The worst drought in over 50 years
Currently, Texas and several surrounding states are experiencing record temperatures and one of the worst droughts in a generation which has gone on for over a year.
According to the U.S. Drought Monitor Index map, almost all of the state is under the severest of drought conditions and driving through the state, it is common to see signs posted reminding residents that there is a burn ban disallowing any open fire, fireworks, or anything that risks wildfires, of which there have been many in Texas this summer, especially in residential areas.
Drought causing massive foundation failure
Many parts of Texas and even New Mexico are experiencing drought conditions so bad that home foundations are failing at an accelerated pace. Houston is among the worst hit with foundation repair companies reporting a backlog of inspection requests having nearly tripled their business in recent months.
Some inspectors are unable to meet demand until October or November at their current pace and are hiring temporary help from neighboring states.
Homeowners and Realtors should be equipped to spot problem cracks
Homeowners should know the warning signs of foundation problems during this natural disaster, but Realtors should be able to spot them not only when representing a buyer, but in the event a homeowner vacates their home, a listing agent should be able to recognize the signs of impending foundation failure.
Foundation problems typically begin along the exterior edges of a home and cracks can begin appearing above doors and windows in a home interior. Sloping floors is also a sign of shifted foundation and potentially of failing soil beneath the foundation which is common in clay soils which expand and contrast more drastically than many other soil types.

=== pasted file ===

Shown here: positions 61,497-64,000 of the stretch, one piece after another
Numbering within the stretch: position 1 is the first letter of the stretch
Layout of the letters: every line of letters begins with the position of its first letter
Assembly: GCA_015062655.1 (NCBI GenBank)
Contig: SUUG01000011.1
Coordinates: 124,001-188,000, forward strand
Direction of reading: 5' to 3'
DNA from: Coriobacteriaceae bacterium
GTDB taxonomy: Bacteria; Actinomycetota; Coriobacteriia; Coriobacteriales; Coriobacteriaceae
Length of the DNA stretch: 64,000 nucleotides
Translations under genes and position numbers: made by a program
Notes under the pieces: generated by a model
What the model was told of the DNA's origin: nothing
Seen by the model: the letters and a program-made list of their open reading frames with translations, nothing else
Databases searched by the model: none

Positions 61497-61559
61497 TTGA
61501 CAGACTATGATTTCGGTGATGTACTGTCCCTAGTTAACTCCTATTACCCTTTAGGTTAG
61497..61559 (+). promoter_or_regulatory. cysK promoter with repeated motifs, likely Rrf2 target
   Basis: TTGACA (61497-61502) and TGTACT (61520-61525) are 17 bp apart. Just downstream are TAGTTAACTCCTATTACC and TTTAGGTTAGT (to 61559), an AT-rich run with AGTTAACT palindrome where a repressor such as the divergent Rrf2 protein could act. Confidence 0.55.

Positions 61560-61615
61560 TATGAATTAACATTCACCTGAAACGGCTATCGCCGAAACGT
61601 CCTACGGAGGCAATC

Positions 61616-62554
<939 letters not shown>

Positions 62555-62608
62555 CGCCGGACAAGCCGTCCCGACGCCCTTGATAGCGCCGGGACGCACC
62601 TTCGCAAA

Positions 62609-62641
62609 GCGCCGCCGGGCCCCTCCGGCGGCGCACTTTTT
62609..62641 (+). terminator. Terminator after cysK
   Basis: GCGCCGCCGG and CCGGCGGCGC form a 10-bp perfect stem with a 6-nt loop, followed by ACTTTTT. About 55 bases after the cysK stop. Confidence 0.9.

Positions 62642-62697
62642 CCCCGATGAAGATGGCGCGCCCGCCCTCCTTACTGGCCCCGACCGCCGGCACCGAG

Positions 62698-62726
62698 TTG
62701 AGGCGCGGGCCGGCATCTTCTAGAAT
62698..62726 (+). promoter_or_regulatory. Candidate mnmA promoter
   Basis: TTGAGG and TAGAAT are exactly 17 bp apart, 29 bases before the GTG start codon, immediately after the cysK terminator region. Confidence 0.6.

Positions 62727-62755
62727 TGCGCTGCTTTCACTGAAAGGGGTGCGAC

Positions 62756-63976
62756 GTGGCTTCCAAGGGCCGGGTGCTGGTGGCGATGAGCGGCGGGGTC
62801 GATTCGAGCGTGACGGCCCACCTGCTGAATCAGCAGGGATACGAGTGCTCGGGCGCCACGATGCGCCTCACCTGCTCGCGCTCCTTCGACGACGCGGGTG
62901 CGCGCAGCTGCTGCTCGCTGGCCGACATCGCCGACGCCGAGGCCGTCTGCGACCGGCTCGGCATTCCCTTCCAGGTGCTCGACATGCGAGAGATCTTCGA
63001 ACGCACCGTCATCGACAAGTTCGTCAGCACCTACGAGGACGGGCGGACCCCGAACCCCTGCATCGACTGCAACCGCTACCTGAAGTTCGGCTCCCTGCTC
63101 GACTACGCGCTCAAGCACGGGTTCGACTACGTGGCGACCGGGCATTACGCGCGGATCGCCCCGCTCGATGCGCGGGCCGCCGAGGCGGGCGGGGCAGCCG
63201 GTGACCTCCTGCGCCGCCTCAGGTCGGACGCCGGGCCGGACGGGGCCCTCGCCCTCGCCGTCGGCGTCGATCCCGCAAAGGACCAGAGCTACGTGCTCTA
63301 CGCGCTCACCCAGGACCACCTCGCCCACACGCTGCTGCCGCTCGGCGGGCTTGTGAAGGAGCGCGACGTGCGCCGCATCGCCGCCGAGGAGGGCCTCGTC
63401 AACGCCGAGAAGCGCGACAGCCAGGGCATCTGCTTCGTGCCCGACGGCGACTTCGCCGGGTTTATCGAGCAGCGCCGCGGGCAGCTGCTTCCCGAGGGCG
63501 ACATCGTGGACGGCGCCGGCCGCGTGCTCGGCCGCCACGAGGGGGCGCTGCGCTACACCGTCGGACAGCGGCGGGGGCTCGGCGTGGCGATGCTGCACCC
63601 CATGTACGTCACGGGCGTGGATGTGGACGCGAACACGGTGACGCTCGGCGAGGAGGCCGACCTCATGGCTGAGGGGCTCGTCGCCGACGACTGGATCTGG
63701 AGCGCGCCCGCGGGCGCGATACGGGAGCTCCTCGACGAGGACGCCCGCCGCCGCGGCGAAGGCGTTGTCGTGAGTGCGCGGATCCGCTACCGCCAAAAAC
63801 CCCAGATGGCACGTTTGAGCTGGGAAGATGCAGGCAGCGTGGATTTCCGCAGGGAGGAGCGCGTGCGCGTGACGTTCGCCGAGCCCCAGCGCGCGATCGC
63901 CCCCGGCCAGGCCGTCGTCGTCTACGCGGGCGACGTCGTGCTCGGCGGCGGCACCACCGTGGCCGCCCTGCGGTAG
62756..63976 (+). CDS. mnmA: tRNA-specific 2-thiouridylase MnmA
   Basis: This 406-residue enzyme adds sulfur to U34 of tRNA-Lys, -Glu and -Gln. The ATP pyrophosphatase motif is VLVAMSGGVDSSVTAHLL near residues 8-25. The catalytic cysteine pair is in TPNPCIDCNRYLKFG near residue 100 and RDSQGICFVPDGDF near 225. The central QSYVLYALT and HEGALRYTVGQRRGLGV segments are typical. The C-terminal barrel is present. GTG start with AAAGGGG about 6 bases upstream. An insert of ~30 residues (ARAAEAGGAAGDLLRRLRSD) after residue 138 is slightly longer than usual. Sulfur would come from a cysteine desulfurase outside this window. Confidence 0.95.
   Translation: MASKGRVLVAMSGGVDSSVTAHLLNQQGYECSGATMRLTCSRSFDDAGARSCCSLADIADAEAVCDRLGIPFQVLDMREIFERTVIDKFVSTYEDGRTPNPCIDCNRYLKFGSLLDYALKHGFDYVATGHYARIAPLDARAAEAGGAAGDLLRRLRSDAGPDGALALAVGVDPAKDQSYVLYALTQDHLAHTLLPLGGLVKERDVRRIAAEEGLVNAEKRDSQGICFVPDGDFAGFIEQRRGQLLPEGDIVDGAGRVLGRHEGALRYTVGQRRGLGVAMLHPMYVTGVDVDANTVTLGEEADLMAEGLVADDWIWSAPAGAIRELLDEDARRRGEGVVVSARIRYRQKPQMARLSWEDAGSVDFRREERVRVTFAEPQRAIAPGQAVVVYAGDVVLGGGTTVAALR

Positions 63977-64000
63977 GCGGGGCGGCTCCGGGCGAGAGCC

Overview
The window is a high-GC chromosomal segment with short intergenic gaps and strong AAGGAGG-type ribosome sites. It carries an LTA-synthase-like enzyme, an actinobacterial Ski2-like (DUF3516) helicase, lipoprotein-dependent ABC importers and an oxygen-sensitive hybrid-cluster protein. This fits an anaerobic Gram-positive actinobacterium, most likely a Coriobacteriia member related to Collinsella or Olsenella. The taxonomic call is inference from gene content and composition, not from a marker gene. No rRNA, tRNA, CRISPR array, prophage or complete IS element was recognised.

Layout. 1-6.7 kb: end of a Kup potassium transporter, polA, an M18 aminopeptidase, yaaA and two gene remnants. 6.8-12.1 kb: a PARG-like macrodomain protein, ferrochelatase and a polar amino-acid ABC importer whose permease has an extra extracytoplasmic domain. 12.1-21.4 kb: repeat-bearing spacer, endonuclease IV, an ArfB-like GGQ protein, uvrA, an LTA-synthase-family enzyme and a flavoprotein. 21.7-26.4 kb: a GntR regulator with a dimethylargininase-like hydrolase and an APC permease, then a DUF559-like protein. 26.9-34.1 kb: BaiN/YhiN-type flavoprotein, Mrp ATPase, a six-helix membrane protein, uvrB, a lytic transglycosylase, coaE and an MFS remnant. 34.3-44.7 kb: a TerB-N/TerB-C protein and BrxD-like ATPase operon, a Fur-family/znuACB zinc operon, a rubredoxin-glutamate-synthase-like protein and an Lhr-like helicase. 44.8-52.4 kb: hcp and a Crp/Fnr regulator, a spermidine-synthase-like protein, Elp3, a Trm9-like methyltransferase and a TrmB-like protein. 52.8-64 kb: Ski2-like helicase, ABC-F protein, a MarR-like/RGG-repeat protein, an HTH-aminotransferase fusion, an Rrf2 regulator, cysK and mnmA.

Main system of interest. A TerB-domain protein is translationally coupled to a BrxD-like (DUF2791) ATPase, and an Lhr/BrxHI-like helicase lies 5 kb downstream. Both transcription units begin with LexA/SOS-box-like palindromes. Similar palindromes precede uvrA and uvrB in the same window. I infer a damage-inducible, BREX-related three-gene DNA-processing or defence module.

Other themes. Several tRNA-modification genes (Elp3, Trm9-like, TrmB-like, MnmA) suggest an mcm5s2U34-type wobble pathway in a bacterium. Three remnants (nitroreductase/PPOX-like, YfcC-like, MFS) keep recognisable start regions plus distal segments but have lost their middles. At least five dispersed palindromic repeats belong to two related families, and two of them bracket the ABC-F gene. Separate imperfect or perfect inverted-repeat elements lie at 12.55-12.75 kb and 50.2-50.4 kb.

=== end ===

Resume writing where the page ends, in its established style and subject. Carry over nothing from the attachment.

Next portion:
Preventing foundation failure is a catch 22
Watering a slab is the best way to minimize the impact of dry conditions and can be done via soaker hose for 15 minutes twice per day, but most drought stricken areas have extremely strict restrictions on watering lawns and hefty fines are levied against anyone who violates the rules. Some areas in Texas allow for soaker hoses even on no-watering days, but most do not, so homeowners (and listing agents hoping to help a homeowner) are in a catch-22 in that can really only prevent foundation damage if they risk violating watering restrictions and paying a fine, or they can risk a dry foundation that could cost thousands to repair.
There is no doubt that the drought is no longer simply punishing farmers and ranchers, it is also putting home foundations at risk.